This is different from my status page, which is usually in my date book. This is a list of all the books I haven't read yet, and whether or not they're checked out/on hold/at a different library/need to buy/have an ARC/review copy is coming/etc. (Also, due dates and how many renewals I have left). I then just cross the book off the list when it's read and hand-write in more titles as they're nominated. This is something I have to redo weekly.

Also, let's talk meeting notes. Grab your looseleaf! When you have a face-to-face meeting or a group call or chat and take notes... notes on general committee stuff get files int he admin front section. Notes on titles are appended on the end of my notes on a title. (as are re-read notes.) For committees where things are just discussed on email (and committees that use email in addition to face-to-face), I usually just save the email in a separate folder, but I will jot down some things that other people mentioned if I'm thinking about them and am working on a response.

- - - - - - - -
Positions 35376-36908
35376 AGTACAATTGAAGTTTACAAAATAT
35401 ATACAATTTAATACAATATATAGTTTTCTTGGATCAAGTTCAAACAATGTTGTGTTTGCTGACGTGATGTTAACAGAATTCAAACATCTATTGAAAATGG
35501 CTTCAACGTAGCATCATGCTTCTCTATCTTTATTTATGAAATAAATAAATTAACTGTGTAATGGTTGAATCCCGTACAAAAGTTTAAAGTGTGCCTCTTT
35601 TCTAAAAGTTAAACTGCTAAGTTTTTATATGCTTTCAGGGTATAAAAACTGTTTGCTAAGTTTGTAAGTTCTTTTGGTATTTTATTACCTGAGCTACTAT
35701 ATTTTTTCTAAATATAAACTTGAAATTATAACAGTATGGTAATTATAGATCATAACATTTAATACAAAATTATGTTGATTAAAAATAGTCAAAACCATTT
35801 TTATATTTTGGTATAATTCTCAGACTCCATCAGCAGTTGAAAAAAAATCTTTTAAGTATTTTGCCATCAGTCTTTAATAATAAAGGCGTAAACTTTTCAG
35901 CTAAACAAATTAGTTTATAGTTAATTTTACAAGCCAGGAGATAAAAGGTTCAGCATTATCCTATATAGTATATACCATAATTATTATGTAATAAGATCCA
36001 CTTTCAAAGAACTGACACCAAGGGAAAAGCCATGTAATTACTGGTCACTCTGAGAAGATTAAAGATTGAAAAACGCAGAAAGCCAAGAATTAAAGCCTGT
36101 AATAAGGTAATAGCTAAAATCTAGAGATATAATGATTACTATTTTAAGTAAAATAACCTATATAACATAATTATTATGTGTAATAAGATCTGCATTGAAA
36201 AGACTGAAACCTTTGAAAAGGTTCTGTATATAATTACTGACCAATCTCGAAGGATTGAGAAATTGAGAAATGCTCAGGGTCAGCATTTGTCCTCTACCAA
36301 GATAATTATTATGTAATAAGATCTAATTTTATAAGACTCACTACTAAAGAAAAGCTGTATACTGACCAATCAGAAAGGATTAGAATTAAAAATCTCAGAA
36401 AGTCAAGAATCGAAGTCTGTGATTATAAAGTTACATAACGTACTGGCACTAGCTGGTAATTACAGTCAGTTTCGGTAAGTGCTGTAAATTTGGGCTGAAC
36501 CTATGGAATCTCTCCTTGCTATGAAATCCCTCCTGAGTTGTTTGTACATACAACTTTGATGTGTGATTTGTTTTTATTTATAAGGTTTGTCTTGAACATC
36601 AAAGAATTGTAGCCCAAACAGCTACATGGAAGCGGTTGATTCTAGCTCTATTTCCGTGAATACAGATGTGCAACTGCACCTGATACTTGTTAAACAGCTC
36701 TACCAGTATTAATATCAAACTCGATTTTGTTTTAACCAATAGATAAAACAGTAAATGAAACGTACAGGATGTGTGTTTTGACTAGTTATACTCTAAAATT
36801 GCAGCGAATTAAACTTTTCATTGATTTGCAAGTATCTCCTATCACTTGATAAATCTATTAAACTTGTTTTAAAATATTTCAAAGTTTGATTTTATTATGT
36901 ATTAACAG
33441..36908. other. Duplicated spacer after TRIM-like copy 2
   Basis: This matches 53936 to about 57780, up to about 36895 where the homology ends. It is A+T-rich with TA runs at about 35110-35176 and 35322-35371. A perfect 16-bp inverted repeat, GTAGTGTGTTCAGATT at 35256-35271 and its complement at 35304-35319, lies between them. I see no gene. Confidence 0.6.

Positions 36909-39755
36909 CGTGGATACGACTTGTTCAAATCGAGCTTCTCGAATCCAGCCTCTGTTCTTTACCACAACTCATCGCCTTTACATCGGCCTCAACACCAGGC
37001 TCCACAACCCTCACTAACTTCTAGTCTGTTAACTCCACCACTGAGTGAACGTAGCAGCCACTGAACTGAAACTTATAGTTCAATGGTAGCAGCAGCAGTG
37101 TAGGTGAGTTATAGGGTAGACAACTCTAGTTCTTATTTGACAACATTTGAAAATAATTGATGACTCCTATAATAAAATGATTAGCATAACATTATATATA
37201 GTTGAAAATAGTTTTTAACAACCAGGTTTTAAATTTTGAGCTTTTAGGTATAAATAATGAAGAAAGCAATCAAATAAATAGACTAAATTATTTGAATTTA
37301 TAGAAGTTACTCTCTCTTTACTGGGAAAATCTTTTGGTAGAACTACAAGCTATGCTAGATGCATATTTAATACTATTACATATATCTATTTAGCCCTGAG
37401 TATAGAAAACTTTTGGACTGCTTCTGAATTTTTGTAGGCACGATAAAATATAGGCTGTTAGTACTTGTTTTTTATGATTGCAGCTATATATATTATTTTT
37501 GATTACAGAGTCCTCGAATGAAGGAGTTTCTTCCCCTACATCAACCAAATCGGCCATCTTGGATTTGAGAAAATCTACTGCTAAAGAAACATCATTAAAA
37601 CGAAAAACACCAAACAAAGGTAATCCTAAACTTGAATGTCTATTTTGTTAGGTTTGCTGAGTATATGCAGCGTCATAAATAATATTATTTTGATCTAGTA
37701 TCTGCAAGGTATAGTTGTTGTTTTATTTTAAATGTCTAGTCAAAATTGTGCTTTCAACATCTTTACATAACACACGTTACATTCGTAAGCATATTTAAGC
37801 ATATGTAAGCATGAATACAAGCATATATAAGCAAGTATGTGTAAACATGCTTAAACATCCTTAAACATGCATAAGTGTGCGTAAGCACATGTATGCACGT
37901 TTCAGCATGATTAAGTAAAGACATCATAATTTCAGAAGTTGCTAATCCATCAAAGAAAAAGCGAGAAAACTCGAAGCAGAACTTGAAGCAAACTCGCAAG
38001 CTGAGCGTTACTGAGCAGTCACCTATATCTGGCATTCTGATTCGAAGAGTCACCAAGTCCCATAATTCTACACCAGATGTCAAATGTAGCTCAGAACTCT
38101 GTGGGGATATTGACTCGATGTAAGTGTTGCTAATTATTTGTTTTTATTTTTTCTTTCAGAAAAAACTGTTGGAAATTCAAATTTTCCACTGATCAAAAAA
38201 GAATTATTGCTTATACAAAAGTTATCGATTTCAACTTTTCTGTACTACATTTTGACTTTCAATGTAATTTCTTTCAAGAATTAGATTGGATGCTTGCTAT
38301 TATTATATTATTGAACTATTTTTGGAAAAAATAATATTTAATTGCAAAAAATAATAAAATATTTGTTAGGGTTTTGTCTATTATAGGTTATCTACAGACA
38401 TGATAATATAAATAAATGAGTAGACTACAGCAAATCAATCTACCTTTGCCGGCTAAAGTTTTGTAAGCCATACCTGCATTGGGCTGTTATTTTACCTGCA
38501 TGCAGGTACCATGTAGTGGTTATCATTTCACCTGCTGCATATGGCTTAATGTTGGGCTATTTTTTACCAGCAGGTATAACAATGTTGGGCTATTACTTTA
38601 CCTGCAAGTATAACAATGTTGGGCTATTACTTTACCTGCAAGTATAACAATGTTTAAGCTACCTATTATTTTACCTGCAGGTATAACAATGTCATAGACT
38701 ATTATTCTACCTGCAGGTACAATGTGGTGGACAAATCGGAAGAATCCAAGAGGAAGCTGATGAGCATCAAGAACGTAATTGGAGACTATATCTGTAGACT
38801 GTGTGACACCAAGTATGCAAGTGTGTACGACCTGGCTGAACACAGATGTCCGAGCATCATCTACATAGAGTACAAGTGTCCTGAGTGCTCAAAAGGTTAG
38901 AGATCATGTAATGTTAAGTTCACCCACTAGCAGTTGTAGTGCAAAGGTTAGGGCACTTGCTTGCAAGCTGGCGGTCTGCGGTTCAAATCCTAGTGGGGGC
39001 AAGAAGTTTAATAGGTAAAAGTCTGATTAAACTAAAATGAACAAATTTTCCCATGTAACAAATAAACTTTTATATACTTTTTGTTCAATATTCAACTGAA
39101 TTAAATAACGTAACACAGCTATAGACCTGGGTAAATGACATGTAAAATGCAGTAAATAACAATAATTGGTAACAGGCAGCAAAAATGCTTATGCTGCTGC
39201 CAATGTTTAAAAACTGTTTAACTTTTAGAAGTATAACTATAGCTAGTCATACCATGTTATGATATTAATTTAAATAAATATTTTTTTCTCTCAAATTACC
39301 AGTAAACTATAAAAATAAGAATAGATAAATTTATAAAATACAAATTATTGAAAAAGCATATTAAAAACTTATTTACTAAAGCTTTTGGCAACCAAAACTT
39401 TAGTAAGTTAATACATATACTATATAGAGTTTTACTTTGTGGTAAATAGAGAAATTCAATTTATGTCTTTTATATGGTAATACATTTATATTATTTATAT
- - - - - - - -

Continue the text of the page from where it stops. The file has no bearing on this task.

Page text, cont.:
Now, obviously, the make-up of the binder and how things work changes a bit with each committee, as they require different things, but this is the overall idea of how I work.

Is there a Cybils binder? I'm in the process. I'm on second-round, so I have just over a month to look at 5 books, so I don't really need a binder. But, I'm reading a lot of the nominations now, partly as a personal armchair, but also just to be ready to go when January 1st rolls around. I'm putting together a binder so I can remember my thoughts and feelings on any titles that make it to the second round.

What's your system for tracking committee or other assigned reading? Do you have any questions about my crazy binders full of books?